- A full 75% of Baby Boomers use a personal device or application for work, just barely falling behind Gen Xers (82%) and Millennials (86%).
- Nearly 76% of Baby Boomers and 91% of Gen Xers have become more proficient with using tech thanks to the prolonged remote working situation brought on by the pandemic.
- Yet, 56% of employees aged 57–75 haven't attended any tech-related training in the last year.
We surveyed 981 unique respondents via a bespoke online polling tool. All respondents included in the study passed an attention-check question. The study was created through several steps of research, crowdsourcing, and surveying.
The data we are presenting rely on self-reports from respondents. Each person who took our survey read and responded to each question without any research administration or interference. There are many potential issues with self-reported data like selective memory, telescoping, attribution, or exaggeration.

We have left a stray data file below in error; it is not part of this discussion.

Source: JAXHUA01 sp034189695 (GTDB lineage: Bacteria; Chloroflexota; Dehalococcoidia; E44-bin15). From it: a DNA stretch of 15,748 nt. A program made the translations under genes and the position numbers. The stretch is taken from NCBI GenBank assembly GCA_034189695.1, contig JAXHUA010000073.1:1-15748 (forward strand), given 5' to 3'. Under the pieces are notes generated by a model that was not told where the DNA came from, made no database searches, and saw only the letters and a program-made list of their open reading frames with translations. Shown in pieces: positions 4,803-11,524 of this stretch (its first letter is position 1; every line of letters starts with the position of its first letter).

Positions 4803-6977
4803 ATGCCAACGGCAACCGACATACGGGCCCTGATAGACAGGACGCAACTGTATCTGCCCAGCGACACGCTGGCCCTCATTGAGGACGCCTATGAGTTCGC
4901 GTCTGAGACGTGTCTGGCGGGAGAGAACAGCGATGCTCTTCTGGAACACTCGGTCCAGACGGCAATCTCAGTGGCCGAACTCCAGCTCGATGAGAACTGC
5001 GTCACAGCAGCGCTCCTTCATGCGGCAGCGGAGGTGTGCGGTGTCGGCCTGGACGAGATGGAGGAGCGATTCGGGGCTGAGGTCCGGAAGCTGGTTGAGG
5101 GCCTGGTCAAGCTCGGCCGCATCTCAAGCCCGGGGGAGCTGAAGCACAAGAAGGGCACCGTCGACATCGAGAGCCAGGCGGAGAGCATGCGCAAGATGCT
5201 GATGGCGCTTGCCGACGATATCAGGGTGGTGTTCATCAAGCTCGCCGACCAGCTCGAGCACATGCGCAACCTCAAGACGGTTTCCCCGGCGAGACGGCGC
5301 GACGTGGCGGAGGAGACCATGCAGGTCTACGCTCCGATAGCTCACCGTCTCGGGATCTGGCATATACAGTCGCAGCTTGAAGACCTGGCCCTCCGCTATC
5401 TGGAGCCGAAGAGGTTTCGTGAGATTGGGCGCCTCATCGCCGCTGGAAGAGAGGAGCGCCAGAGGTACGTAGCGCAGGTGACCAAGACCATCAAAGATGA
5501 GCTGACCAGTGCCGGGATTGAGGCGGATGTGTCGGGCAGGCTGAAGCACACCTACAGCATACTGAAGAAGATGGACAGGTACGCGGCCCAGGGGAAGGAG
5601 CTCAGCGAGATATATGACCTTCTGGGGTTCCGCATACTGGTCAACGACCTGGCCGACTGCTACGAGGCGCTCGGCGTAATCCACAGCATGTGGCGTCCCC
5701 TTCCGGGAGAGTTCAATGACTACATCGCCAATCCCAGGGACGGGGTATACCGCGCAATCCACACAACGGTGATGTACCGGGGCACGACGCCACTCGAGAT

Some questions and responses have been rephrased or condensed for clarity and ease of understanding for readers. In some cases, the percentages presented may not add up to 100 percent; depending on the case, this is either due to rounding or due to responses of "neither/uncertain/unknown" not being presented.
Fair use statement
Don't miss the chance to share these findings–you might regret it! If you think your audience will be interested in this information, you can share it for noncommercial reuse. All we ask in return is that you link back to this page so that your readers can view the full study.
- AARP, "Perceptions of Age Discrimination in the Workplace"
- CompTIA, "Generational Research on Technology and Its Impact in the Workplace"
- Dropbox, "Collective Creativity Survey"
- Hannon K., "10 Reasons To Hire and Retain Workers 50+"
- Lemov P., "What It Takes To Win An Age Discrimination Suit"
- Rao M.S., "Innovative Tools and Techniques to Ensure Effective Employee Engagement"